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Week 16

October 6th, 2017
Rising to the Occasion
Leviticus 23:1-8
The LORD said to Moses, “Give the following instructions to the people of Israel. These are the LORD’s appointed festivals, which you are to proclaim as official days for holy assembly.”

“You have six days each week for your ordinary work, but the seventh day is a Sabbath day of complete rest, an official day for holy assembly. It is the LORD’s Sabbath day, and it must be observed wherever you live.

“In addition to the Sabbath, these are the LORD’s appointed festivals, the official days for holy assembly that are to be celebrated at their proper times each year.”

“The LORD’s Passover begins at sundown on the fourteenth day of the first month. On the next day, the fifteenth day of the month, you must begin celebrating the Festival of Unleavened Bread. This festival to the LORD continues for seven days, and during that time the bread you eat must be made without yeast. On the first day of the festival, all the people must stop their ordinary work and observe an official day for holy assembly. For seven days you must present special gifts to the LORD. On the seventh day the people must again stop all their ordinary work to observe an official day for holy assembly.” (Leviticus 23:1-8)
Festivals played a major role in Israel’s culture. Israel’s festivals were different from those of any other nation because, being ordained by God, they were times of celebrating with him, not times of sex and drunkenness. God wanted to set aside special days for the people to come together for rest, refreshment, and remembering with thanksgiving all he had done for them.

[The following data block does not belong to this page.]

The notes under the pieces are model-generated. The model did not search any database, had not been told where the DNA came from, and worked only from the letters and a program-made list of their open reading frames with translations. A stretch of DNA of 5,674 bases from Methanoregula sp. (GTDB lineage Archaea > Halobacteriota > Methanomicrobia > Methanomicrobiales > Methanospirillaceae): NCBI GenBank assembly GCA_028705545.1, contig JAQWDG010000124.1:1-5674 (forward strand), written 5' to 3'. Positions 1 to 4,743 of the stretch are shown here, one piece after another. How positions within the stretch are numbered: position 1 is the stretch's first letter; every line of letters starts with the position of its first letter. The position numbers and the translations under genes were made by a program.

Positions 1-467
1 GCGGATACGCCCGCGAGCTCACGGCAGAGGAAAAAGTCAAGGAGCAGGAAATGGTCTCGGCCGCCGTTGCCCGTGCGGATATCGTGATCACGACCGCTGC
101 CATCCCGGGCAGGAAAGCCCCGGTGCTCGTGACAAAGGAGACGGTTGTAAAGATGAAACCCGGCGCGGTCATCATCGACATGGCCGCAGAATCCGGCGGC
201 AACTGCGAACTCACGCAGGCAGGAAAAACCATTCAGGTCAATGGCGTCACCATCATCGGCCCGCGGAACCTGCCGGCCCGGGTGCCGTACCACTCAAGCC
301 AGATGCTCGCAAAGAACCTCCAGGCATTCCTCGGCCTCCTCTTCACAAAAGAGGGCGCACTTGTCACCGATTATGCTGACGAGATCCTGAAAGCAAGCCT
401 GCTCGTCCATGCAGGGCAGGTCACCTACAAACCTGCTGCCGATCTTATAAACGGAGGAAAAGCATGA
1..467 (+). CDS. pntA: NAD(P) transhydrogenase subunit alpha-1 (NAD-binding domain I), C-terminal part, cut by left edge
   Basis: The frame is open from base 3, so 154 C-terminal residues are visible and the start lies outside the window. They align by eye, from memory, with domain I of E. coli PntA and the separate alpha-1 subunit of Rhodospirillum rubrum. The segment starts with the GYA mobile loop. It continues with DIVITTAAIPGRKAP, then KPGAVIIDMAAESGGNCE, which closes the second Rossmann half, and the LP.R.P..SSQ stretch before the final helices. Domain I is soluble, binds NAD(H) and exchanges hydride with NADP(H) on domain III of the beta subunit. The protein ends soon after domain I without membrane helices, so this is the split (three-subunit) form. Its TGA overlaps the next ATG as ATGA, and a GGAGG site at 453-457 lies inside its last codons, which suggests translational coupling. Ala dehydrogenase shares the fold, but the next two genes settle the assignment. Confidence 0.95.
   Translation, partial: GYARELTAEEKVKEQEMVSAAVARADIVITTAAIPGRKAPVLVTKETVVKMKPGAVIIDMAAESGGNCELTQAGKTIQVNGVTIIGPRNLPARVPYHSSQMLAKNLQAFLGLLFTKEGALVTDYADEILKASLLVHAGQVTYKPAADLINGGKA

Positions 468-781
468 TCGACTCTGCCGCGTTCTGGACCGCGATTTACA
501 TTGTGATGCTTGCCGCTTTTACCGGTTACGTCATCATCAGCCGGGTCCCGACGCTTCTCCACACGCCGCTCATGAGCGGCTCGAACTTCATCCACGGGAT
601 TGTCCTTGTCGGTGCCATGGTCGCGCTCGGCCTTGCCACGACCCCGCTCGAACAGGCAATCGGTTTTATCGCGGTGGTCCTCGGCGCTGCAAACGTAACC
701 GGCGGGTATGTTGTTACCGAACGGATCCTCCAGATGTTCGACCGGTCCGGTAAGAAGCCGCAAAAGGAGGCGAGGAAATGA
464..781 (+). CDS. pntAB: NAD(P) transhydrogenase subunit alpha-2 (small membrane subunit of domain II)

The Festival of Unleavened Bread reminded Israel of their escape from Egypt. For seven days they ate unleavened bread, just as they had eaten it back then (Exodus 12:14-15). This bread made without yeast was an important symbol to the Israelites. First, because the bread was unique, it illustrated Israel’s uniqueness as a nation. Second, because yeast was a symbol of sin, the bread’s lack of yeast represented Israel’s moral purity. Third, the bread reminded them to obey quickly. Their ancestors baked the bread without waiting for the dough to rise so they could leave Egypt quickly.
Much can be learned about people by observing the holidays they celebrate and the ways they celebrate them. Take note of your holiday traditions. What do they say about your values?
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